Posted on April 26 2017
You haven’t seen your bed since leaving for work early this morning. You come home and fling off those heels you’ve been walking around in all day, make dinner accompanied by a nice glass of wine, and contemplate a relaxing soak in the tub. Sounds like you’ve got the recipe for one night of amazing sleep; the moment you’ve been daydreaming about for hours now, when your head will finally meet the pillow again, is getting closer and closer.
Somehow, someway, that recipe for sleep doesn’t turn out quite as you had expected and that moment of drifting off to a peaceful slumber you’ve been longing for doesn’t happen. “What the F?” You toss and you turn for hours before the question hits you, “Should I just get up and tackle some of those tasks that have been haunting me lately or should I continue to fight for this rest I so desperately need?”
As a college student, I have faced these very same sleepless nights, but it wasn’t until WRITTEN Founder, Emily came into the office mentioning her similar scenario that I decided to research just what is the best way to handle this situation? This is what I found out.
Roll Over or Get Things Done?
It turns out that there are actually scientific terms related to these sleepless nights we all experience: sleep-maintenance insomnia and sleep-onset insomnia. In short, these terms refer to when you feel the inability to fall asleep, either before or in the middle of sleeping. No matter the circumstance, both terms are important when you live your life as a hard-working WRITTEN Woman! So how do you decide if you should try to get a few more zzz’s or get up and start on that hefty to-do list? Don’t worry, your body will let you know.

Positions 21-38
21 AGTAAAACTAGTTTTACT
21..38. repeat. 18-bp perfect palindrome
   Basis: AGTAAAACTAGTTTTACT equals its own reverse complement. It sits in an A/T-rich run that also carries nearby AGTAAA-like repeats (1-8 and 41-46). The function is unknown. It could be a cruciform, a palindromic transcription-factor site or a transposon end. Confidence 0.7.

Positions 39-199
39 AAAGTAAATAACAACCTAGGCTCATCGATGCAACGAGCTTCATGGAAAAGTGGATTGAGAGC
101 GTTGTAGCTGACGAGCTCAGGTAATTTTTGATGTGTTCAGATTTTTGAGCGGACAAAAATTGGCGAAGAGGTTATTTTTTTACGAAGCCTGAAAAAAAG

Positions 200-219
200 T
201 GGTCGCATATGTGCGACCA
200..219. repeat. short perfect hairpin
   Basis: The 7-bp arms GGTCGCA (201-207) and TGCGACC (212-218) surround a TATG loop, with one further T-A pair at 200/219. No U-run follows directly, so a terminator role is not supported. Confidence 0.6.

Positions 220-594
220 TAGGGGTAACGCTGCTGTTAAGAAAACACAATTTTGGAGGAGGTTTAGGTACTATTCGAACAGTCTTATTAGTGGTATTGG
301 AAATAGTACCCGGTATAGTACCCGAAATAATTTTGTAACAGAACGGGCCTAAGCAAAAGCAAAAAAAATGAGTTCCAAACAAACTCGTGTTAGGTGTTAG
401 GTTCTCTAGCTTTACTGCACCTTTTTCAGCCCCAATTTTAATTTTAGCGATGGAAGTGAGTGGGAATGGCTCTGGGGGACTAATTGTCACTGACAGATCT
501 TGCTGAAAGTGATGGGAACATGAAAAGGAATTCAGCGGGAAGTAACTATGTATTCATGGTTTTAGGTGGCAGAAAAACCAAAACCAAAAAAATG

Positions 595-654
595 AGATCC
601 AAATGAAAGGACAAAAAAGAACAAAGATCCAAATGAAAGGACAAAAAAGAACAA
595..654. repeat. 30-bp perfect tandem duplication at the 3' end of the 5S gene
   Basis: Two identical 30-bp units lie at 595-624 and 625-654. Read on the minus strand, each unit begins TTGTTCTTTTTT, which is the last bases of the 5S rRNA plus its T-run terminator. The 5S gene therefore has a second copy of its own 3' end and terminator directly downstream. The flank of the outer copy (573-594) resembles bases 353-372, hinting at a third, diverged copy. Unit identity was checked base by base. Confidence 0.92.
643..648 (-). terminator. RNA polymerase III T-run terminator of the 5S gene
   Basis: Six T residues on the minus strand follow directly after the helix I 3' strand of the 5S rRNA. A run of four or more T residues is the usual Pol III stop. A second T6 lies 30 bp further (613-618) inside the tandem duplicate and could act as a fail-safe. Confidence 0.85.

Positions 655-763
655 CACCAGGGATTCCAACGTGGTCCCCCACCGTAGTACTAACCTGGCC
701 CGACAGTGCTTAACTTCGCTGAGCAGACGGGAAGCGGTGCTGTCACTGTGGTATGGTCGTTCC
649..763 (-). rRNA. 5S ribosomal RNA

According to Timothy Morgenthaler, former President of the American Academy of Sleep Medicine, your body’s circadian rhythm will help you make that daunting decision. Also known as your biological clock, your circadian rhythm is your body’s way of telling you whether or not you’ve had enough sleep. If you wake up before having a recommended seven to eight hours of sleep and you dread getting out of bed, sleep homeostasis, a basic sleep principle, will push you to sleep longer and more intensely if you haven’t slept enough. Waking up early on a consistent basis will not only make you feel tired, but you are also missing an important stage of sleep that provides energy to the brain and body and supports daytime performance…the WRITTEN Woman can’t afford to have an off day.
However, if you’ve already gotten your seven hours in before your alarm sounds, you should probably take advantage of that time. Dr. Morgenthaler states that the best case scenario when sleeping is when you wake up naturally. You’re body is literally telling you that you’ve had enough shuteye and are ready to take on the day. So throw back that blanket and grab your cup of coffee because it is time to get things done!
Tips For Better Sleep
- No Fluids Before Bedtime: We all have those mid-sleep bathroom breaks and have a hard time falling back to sleep soon after. Avoid this problem by limiting how much you drink before bedtime.
- Make a routine: Try to sleep at the same time every night. This will help your body get acclimated to a regular sleep/wake schedule.
- Avoid Naps: As a college student, I still enjoy my naps during the day. However, this greatly affects what time I feel ready to fall asleep. You can avoid this problem by refusing to take a nap during the evening. A 10-15 minute nap throughout the day is okay to regain alertness, however.
- Resist Stimulants: Turns out that glass of wine before bed may be interfering with your ability to fall into a deep sleep. Restrain from drinking alcohol and caffeinated drinks if you want to get the most out of your nighttime rest.
- Exercise: Regular exercise can help you fall asleep faster, get more deep sleep, and awaken less often during the night.
Everyone is different, we know that’s a fact, however, using these tips can help you start to get the sleep that you need. Remember, if you are consistently waking up before your alarm clock it may be a good idea to get up and get your day started. After all, the WRITTEN Woman never gives up an opportunity to get more done…it’s how she rises to the top!
What is part of your bedtime routine? Let us know!
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